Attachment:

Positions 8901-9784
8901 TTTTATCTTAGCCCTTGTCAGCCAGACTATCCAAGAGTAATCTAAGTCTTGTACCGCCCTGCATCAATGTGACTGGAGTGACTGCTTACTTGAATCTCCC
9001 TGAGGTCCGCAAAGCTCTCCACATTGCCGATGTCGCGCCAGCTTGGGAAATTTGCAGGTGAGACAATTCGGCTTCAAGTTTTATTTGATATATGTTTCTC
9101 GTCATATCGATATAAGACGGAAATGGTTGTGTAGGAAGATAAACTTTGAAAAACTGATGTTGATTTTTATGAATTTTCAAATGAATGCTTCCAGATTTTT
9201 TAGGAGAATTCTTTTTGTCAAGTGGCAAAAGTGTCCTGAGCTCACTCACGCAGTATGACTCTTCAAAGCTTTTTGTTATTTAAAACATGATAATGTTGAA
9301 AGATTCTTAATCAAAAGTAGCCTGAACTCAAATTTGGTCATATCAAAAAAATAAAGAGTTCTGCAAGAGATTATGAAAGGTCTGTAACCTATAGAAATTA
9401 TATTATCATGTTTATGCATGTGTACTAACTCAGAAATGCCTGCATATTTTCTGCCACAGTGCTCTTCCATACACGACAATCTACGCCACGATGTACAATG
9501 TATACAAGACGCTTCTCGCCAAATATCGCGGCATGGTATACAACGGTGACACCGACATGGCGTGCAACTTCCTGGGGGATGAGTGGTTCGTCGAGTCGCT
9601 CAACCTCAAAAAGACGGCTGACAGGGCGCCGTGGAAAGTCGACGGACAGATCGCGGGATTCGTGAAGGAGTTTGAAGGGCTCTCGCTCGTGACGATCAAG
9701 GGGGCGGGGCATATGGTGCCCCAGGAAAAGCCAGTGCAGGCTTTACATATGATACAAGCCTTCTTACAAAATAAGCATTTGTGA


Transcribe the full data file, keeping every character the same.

Positions 8901-9784
8901 TTTTATCTTAGCCCTTGTCAGCCAGACTATCCAAGAGTAATCTAAGTCTTGTACCGCCCTGCATCAATGTGACTGGAGTGACTGCTTACTTGAATCTCCC
9001 TGAGGTCCGCAAAGCTCTCCACATTGCCGATGTCGCGCCAGCTTGGGAAATTTGCAGGTGAGACAATTCGGCTTCAAGTTTTATTTGATATATGTTTCTC
9101 GTCATATCGATATAAGACGGAAATGGTTGTGTAGGAAGATAAACTTTGAAAAACTGATGTTGATTTTTATGAATTTTCAAATGAATGCTTCCAGATTTTT
9201 TAGGAGAATTCTTTTTGTCAAGTGGCAAAAGTGTCCTGAGCTCACTCACGCAGTATGACTCTTCAAAGCTTTTTGTTATTTAAAACATGATAATGTTGAA
9301 AGATTCTTAATCAAAAGTAGCCTGAACTCAAATTTGGTCATATCAAAAAAATAAAGAGTTCTGCAAGAGATTATGAAAGGTCTGTAACCTATAGAAATTA
9401 TATTATCATGTTTATGCATGTGTACTAACTCAGAAATGCCTGCATATTTTCTGCCACAGTGCTCTTCCATACACGACAATCTACGCCACGATGTACAATG
9501 TATACAAGACGCTTCTCGCCAAATATCGCGGCATGGTATACAACGGTGACACCGACATGGCGTGCAACTTCCTGGGGGATGAGTGGTTCGTCGAGTCGCT
9601 CAACCTCAAAAAGACGGCTGACAGGGCGCCGTGGAAAGTCGACGGACAGATCGCGGGATTCGTGAAGGAGTTTGAAGGGCTCTCGCTCGTGACGATCAAG
9701 GGGGCGGGGCATATGGTGCCCCAGGAAAAGCCAGTGCAGGCTTTACATATGATACAAGCCTTCTTACAAAATAAGCATTTGTGA